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Women are Confident When it Comes to Money. But They Need to Get Comfortable.

June 7, 2024

When it comes to women and finances, you’ll come across a lot of articles and self-help content that says we need to be more confident.

But that’s not really the case.

According to the Equitable Women and Wealth Study, “Women control more than one-third of all U.S. household financial assets, a share that is likely to grow significantly in the years ahead. This trend has been occurring for decades as women continue to earn higher incomes, becoming the sole financial decision-makers in their households.”

And when it comes to the stats on women and investing, we’re looking pretty good: “More than half (51%) of women who invest in the market say they typically stay the course on their investments when the market experiences a dip, compared to 43% of men.”

Is there room for improvement? Sure. But studies are showing that confidence isn’t the issue.


What’s the Difference Between Being Confident and Being Comfortable?

This is a question that I started thinking about recently and, fortunately, I came across an article in Medium that I think explains it rather well.

In Comfort > Confidence, author Andrew Yang explains that confidence is the next step past being a rookie who doesn’t know anything; comfort is what happens when you’re a master.

You’re most likely nervous at the beginning because you’re a rookie and frankly, you have no idea what you’re doing.

As you learn all the techniques and get better, you’re able to perform everything correctly and with confidence. You’re a pro.

But at some point, you simply relax. Everything is second nature, and you perform even difficult tasks with unthinking ease. You even start inventing new techniques that break old rules. You’re a master.

Masters are beyond confident — they’re comfortable.

In other words, more and more women are already in the “confident” phase when it comes to their finances. Now we need to get comfortable.


How do We Get Comfortable with Our Finances?

Before I answer that question, let’s talk about WHY that’s important.

And, yes, I’m going to throw another statistic at you.

There have been copious studies performed on how men and women manage money when it comes to investments. Most conclude that men are more confident in their financial knowledge and more open to risky investments, while women are more cautious, future-focused investors.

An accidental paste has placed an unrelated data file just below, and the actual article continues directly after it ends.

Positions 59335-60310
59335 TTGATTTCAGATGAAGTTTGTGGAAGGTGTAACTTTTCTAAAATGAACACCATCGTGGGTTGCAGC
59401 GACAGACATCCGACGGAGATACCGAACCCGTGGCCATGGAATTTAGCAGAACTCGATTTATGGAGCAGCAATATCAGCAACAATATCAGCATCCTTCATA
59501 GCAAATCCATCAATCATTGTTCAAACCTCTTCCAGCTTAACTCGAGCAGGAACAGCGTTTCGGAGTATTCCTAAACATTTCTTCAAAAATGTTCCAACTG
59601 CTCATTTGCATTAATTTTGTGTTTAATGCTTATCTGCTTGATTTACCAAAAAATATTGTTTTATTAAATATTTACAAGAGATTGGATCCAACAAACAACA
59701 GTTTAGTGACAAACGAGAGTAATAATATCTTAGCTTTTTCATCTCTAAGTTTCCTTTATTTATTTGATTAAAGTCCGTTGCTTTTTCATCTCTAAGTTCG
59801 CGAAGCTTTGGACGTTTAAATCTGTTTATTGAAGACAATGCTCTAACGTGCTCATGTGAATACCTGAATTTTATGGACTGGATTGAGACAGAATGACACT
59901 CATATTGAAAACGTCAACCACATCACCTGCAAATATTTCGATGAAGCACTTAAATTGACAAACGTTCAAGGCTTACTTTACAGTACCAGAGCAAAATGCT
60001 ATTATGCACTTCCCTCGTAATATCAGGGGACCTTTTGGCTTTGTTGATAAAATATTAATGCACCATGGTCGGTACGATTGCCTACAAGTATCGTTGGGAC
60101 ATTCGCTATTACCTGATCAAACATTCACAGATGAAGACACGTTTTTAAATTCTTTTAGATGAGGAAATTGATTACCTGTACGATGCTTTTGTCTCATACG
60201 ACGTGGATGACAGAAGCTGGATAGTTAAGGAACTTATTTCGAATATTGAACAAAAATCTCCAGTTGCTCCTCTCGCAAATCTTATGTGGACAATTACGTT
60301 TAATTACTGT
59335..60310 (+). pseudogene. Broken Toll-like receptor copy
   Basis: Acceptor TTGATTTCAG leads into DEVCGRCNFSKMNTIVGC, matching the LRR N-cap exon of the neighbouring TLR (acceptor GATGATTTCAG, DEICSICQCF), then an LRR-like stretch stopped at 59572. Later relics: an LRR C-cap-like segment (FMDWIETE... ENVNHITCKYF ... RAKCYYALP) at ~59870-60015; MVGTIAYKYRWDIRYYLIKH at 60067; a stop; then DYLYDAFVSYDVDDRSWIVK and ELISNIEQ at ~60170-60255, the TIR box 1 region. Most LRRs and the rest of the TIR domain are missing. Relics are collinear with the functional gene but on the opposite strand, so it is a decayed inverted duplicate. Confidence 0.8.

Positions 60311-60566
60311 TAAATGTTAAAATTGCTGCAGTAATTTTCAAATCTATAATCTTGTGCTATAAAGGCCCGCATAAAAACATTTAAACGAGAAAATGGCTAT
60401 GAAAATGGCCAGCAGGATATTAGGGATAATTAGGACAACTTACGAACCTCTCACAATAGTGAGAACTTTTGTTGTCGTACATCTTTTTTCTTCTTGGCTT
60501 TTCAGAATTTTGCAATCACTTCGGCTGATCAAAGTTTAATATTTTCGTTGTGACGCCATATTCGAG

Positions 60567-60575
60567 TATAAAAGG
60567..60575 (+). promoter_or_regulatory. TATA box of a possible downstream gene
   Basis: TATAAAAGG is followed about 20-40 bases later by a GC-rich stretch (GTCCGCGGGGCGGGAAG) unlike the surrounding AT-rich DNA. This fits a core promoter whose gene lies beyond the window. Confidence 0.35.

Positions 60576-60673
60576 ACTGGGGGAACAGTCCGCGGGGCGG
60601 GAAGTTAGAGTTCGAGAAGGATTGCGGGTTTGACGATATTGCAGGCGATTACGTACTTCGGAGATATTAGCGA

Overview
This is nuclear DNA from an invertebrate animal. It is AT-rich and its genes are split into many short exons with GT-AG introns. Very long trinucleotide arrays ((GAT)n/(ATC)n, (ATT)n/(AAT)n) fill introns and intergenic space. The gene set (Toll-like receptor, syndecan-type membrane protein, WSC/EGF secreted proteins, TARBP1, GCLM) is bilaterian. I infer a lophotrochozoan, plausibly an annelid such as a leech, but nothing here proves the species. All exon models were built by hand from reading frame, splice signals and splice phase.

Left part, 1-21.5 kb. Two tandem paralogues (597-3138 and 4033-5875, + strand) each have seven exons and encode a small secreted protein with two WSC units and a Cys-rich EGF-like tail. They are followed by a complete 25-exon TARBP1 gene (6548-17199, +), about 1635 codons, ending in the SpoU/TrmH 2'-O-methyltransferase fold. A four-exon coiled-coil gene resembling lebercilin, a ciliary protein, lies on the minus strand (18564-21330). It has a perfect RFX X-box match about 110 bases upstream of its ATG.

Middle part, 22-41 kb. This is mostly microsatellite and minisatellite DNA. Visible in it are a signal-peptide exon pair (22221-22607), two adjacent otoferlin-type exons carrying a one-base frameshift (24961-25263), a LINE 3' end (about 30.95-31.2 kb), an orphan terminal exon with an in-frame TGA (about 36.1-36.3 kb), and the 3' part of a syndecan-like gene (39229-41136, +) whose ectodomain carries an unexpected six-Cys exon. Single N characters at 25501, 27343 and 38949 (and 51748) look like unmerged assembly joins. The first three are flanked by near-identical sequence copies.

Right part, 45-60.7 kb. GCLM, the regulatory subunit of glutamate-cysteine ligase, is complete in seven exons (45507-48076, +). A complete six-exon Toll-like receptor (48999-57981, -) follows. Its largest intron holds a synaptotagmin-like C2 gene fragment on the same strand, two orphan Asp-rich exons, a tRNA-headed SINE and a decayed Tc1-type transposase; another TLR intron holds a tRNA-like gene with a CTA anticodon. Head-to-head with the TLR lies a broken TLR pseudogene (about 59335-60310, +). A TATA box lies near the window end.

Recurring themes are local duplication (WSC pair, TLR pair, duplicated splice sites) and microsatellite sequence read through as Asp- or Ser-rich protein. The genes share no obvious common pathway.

In my work with single Gen X women, I have found this to be true. Until a woman is completely comfortable with her finances and understands the reasoning behind certain investment decisions, she’s not as willing to take risks as her male counterpart might be. However, once she receives financial education about what we’re doing…she’s usually on board AND feels good about it.

The good news is - and again this is according to my experience - most women are more open to having things explained to them than men are. They’re more willing to say, “I don’t know” when asked a question. They’re willing to ask for help. They’re open to learning – and I think that’s the key that will move women from “confident” to “comfortable.”


What’s Next?

I’m betting that when you read the difference between confident and comfortable, you knew immediately what I was talking about. We can physically feel the difference between the surge of energy that comes with confidence and the relaxed feeling that comes with comfort.

So, how do you get there?

  1. Find a financial advisor you feel at ease with – someone with whom you can share the good, bad, and ugly. In my case, you don’t even have to commit to a long-term relationship. I can make appointments with you as you need them for an hourly fee.
  2. Discuss the holes you think you have in your financial education. What would make you feel more confident when you think about or discuss your finances? Really think about how amazing that would feel.
  3. Ask the advisor what other resources you can tap into. Is there a podcast, book, or financial blog they recommend? When you find educational sources that resonate with you, you’ll be more likely to absorb the information and make changes that might lead to “comfort” status.

Ready to get comfortable with your finances? Let’s talk.

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